KNOCK ON WOOD.
In Week 1, Matthew Stafford made a mistake that should have cost the Detroit Lions the game. Having already blown an 18-point lead against the Arizona Cardinals, Stafford was desperate to put that all behind the team, hoping to create one final big play and give Matt Prater a chance at a game-winning field goal in the waning seconds of overtime.
Instead, he fired a ball right into the hands of Cardinals veteran cornerback Tramaine Brock, who could’ve easily strolled into the end zone or jumped out of bounds to give Arizona the game-winning field goal attempt. Brock dropped it, though, and the game was essentially over.
It was a huge blunder from Stafford, but it would have been an uncharacteristic Interception from the Lions quarterback.
Because right now, no quarterback has a longer current Streak of passes without an interception:
Dating back to last season, @Lions QB Matthew Stafford has thrown 161 consecutive passes without an interception, the longest active streak in the @NFL.— Detroit Lions PR (@LionsPR) September 10, 2019
This also marks the 6th time he's had a streak of 150+ pass attempts without an interception.#OnePride pic.twitter.com/oWVphIxCet
That interception-less streak takes Stafford all the way back to Week 13 of the 2018 season, when Stafford threw a jump ball to Kenny Golladay down 14 points to the Rams with just 17 seconds left.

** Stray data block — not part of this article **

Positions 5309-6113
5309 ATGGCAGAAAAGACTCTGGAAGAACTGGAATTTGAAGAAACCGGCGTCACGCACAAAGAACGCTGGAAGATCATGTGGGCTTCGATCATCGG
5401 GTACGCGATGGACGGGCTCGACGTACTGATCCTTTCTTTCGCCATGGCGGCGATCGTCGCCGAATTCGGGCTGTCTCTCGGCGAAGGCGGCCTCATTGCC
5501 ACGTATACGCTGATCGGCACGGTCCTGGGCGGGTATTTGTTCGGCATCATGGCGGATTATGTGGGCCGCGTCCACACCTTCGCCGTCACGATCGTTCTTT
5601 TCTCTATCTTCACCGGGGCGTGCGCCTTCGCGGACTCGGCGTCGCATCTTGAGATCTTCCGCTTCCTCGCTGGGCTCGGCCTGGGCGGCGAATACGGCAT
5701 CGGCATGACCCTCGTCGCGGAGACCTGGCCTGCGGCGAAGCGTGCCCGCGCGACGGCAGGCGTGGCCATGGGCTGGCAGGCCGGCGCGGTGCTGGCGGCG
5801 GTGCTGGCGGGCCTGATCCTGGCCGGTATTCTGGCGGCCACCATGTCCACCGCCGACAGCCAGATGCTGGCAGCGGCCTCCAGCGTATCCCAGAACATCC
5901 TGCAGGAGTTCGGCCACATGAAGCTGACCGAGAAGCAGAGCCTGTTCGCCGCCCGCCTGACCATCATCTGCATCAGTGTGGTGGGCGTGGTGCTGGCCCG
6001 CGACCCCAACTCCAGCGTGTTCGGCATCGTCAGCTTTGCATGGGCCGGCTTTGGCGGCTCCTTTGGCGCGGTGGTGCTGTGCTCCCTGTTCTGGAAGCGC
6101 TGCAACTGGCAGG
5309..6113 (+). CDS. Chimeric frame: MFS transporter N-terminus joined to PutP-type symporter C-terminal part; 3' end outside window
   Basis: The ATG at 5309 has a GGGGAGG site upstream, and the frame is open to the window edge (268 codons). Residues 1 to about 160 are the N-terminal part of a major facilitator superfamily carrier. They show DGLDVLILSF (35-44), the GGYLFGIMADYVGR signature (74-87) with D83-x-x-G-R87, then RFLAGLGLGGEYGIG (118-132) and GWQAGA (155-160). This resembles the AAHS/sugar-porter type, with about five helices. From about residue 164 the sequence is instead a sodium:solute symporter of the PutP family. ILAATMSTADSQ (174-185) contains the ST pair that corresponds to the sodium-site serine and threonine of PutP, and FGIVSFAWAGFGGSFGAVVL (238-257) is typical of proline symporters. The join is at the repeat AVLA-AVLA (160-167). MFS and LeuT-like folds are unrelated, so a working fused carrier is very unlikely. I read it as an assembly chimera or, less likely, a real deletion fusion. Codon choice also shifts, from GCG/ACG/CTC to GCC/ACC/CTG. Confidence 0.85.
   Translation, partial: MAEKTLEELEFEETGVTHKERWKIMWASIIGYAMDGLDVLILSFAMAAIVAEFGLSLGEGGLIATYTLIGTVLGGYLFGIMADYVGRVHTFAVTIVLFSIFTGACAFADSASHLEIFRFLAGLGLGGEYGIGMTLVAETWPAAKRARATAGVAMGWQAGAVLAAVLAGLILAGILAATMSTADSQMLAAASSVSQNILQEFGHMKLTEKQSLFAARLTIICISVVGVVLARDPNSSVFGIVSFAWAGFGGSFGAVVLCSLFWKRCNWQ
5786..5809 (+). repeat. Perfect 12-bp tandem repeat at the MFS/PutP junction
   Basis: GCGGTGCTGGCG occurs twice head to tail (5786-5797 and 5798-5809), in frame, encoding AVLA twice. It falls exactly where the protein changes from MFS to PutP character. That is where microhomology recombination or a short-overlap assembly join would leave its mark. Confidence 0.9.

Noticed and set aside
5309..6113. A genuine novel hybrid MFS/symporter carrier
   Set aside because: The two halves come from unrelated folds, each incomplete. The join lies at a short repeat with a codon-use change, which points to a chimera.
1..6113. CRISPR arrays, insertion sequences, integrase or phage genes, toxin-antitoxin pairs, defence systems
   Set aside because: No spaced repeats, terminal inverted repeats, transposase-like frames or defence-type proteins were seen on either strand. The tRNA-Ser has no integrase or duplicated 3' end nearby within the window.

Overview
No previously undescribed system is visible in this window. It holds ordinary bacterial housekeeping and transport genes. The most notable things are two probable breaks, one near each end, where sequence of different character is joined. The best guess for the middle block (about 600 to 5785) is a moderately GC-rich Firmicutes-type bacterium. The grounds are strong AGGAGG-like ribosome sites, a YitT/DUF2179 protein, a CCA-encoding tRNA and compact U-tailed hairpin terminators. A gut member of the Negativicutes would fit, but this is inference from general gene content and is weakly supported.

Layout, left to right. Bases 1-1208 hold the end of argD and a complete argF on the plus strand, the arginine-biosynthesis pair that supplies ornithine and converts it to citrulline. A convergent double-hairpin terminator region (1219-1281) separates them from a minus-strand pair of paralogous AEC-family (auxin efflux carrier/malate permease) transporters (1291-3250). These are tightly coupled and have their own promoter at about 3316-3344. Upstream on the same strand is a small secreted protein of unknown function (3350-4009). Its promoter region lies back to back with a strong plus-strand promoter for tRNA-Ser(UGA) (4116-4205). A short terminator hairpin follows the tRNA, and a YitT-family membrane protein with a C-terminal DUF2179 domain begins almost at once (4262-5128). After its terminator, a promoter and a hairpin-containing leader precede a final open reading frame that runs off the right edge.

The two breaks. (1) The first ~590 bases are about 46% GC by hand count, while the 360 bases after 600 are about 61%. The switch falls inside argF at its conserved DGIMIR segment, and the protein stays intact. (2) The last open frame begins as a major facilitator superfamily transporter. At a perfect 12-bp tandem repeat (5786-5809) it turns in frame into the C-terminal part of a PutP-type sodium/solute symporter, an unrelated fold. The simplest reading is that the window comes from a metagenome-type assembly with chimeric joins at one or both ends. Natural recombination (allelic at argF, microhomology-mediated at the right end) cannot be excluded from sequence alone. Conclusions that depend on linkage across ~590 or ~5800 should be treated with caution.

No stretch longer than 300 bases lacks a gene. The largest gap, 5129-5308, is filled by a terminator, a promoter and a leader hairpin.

That isn’t to say Stafford has been perfect since then. He’s certainly thrown some other passes—like the one in Arizona—that could have had his team in real big trouble. But I think it’s important to point out that this kind of streak is not abnormal for Stafford. As the Lions PR Twitter account notes, this is the sixth time in his career he’s had a streak of 150 passes without an interception. In 2016, he played four consecutive games without throwing an interception. Same in 2017 and in 2018.
Stafford tends to get a bad rap about being a little careless with the ball. While I think his fumbles have something to do with that (he had one against the Cardinals in Week 1), I believe that narrative is a little unfair to Stafford. Any quarterback who has averaged over 38 passes per game is going to throw a lot of interceptions in his career.
But when you consider interceptions as a rate stat—as in, how many interceptions he throws per passing attempt—Stafford fares much better. Last year, Stafford was 14th best in interception percentage, the year before that 10th, and in 2016 he was 12th. Over the past five seasons, of quarterbacks with at least 400 passing attempts, Stafford is 13th in interception percentage—ahead of guys like Jared Goff, Patrick Mahomes, Deshaun Watson and Kirk Cousins.
So while interceptions will likely always be a part of Stafford’s game, he’s actually better than most starting quarterbacks at avoiding them.